Dismiss Notice
Join Physics Forums Today!
The friendliest, high quality science and math community on the planet! Everyone who loves science is here!

Homework Help: Exceeding scanf's maximum input (Standard C)

  1. Feb 24, 2010 #1
    Hey everyone, I have a kind of large problem.

    I am trying to input something in C, a number between 0 and 50,000, using scanf(). I understand how scanf generally works, and it does for the most part, but for some reason if the number I enter is greater than 37504, the program just stops. Doesn't freeze, doesn't crash, just stops. I have tried changing the data type from int, and have tried unsigned int and long int as well, any other suggestions about what's going on? Thanks!

    Here's the pertinent part of code:

    int main ()

    {long int &max;

    printf("Enter an integer between 2 and 50,000: ");
    scanf("%ld", &max);

    Last edited: Feb 24, 2010
  2. jcsd
  3. Feb 25, 2010 #2
    The declaration should be "long int max" (that is, remove the '&').

    (Does it even compile as is?)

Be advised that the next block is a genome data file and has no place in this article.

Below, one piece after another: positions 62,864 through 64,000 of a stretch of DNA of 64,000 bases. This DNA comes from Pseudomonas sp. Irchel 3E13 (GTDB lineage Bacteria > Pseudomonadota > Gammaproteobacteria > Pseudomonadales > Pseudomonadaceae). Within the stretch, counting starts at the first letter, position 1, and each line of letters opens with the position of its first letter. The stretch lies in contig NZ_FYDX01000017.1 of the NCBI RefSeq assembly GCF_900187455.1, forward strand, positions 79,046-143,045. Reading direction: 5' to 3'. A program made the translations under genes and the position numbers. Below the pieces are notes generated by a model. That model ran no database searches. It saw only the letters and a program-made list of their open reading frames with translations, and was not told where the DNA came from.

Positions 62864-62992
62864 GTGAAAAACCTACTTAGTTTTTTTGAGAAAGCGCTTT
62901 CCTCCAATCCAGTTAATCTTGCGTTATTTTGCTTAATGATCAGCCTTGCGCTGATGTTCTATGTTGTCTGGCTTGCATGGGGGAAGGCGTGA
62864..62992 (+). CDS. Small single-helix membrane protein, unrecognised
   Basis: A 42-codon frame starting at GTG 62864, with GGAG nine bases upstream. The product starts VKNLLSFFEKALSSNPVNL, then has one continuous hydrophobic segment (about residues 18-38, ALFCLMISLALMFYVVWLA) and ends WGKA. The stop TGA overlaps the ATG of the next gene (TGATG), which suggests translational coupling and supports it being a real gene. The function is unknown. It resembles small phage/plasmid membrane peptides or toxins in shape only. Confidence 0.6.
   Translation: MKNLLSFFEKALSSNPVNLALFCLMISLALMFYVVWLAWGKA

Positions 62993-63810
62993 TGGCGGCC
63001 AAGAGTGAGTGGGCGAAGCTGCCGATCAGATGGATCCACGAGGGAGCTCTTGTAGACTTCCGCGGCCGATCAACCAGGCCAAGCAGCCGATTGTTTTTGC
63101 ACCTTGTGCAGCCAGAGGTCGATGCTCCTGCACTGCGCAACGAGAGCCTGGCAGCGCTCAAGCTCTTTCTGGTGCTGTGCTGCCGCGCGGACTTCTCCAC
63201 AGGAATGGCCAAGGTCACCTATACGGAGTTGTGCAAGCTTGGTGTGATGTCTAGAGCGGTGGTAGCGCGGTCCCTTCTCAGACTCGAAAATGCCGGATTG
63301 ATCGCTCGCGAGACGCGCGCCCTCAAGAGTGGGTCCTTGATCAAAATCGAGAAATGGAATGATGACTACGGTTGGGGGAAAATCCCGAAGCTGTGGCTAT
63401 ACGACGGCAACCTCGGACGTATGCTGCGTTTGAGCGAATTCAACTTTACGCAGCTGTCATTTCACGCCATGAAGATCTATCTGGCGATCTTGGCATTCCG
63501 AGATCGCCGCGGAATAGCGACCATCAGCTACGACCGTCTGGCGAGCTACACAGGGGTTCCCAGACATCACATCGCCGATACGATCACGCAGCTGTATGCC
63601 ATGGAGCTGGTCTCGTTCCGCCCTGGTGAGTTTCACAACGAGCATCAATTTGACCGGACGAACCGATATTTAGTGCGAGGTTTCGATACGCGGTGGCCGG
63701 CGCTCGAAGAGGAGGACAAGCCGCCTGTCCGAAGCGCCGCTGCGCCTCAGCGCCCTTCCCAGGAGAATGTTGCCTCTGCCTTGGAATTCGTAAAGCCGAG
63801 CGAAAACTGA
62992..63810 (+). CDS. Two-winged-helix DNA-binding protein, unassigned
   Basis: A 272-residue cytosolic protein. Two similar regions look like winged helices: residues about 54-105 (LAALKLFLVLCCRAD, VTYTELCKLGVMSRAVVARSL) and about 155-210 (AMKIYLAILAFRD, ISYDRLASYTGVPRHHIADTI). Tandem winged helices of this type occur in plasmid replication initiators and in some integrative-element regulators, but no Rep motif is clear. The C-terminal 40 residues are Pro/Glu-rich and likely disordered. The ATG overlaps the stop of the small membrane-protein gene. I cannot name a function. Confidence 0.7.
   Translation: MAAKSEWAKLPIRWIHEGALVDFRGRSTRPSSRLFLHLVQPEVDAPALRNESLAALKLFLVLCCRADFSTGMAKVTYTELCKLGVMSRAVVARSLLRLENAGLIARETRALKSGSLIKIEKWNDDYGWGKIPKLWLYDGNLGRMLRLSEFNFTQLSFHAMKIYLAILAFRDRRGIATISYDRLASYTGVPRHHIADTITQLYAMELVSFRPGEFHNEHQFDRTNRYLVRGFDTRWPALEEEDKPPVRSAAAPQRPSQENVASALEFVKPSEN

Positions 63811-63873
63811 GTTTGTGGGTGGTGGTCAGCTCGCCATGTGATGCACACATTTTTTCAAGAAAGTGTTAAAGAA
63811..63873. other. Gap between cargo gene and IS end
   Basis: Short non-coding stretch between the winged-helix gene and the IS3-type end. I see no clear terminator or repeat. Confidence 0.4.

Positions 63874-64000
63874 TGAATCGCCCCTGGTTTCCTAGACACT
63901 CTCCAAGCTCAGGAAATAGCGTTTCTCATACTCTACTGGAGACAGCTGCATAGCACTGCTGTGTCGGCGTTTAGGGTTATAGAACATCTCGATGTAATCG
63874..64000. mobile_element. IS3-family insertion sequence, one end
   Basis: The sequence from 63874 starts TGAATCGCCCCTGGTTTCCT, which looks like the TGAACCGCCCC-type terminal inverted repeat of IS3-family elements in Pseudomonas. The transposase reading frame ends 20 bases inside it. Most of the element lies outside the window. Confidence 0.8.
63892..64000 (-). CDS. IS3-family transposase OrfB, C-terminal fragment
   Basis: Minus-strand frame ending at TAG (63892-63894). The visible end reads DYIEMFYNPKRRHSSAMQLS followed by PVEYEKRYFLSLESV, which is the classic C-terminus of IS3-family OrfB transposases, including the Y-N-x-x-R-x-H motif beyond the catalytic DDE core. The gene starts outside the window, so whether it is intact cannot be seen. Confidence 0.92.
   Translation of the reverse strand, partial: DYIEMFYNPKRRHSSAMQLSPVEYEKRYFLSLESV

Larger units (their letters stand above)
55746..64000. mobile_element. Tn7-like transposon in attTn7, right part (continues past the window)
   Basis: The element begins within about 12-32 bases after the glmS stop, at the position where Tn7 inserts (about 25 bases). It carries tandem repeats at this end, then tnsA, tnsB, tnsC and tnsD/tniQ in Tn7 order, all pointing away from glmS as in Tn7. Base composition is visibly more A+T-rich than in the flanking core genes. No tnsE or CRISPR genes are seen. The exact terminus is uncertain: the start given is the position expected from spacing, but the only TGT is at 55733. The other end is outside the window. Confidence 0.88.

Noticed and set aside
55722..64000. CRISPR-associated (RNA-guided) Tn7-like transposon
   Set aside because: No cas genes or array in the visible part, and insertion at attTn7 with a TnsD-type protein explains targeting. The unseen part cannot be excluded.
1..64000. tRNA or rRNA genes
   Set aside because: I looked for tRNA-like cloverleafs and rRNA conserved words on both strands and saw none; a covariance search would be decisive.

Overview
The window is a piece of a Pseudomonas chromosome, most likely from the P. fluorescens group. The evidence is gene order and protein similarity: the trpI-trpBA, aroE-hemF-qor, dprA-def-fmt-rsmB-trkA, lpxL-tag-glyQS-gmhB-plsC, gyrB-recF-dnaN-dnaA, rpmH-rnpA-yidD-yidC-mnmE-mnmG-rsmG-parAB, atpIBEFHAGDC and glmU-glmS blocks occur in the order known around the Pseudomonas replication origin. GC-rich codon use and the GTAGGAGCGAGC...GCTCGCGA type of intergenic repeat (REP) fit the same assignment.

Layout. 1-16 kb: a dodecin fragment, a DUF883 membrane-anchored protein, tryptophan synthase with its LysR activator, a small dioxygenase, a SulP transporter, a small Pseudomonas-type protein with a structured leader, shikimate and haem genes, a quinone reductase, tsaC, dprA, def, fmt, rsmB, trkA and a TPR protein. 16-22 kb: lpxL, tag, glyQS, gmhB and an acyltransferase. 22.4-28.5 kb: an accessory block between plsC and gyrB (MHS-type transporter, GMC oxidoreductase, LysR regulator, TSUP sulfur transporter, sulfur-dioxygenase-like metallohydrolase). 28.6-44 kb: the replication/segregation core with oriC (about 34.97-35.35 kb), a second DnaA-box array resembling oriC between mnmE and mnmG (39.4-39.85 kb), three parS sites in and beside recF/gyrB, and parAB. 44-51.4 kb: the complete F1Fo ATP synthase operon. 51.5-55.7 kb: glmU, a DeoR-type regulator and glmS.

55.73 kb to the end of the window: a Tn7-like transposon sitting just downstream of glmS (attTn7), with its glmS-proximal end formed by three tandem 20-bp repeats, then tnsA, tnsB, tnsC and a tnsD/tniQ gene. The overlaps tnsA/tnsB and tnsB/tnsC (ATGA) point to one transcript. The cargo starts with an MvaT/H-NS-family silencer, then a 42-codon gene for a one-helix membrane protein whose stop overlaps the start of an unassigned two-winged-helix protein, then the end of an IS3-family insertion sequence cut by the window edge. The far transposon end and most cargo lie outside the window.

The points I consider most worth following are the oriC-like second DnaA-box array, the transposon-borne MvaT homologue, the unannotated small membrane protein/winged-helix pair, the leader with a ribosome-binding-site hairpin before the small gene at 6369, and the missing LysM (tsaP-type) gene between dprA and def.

4. Feb 25, 2010 #3
    It is always instructive to tell the compiler to give you all warnings.
    "long int &max;" is not standard C. Self respecting C compilers won't even compile your code.
    It is bad practice to use C++. C++ is a language which successfully combined all bad properties of a low-level programming language and an object-oriented one. If you want to stay close to hardware or write fast code use C, if you want to code clean and fast, use python or ruby.
    Here is your code edited a bit:
    Code (Text):

    #include <stdio.h>
    int main ()
    long int &max;
    printf("Enter an integer between 2 and 50,000: ");
    scanf("%ld", &max);
    This is what GNU c says to it:
    Code (Text):

    p$ gcc -Wall a.c -c
    a.c: In function ‘main’:
    a.c:4: error: expected identifier or ‘(’ before ‘&’ token
    a.c:8: error: ‘max’ undeclared (first use in this function)
    a.c:8: error: (Each undeclared identifier is reported only once
    a.c:8: error: for each function it appears in.)
    this is what GNU c++ says:
    Code (Text):

    $ g++ -Wall a.c -c
    a.c: In function ‘int main()’:
    a.c:5: error: ‘max’ declared as reference but not initialized
    So max is declared as a reference. it is something like a pointer, but in the confused c++ way.
    First and foremost, you should tell in declaration time what it refers to.
    But I suggest to forget this c++ crap, and use a normal long int variable instead, and everyone will be happy.
    And read something about pointers: http://home.netcom.com/~tjensen/ptr/pointers.htm
Share this great discussion with others via Reddit, Google+, Twitter, or Facebook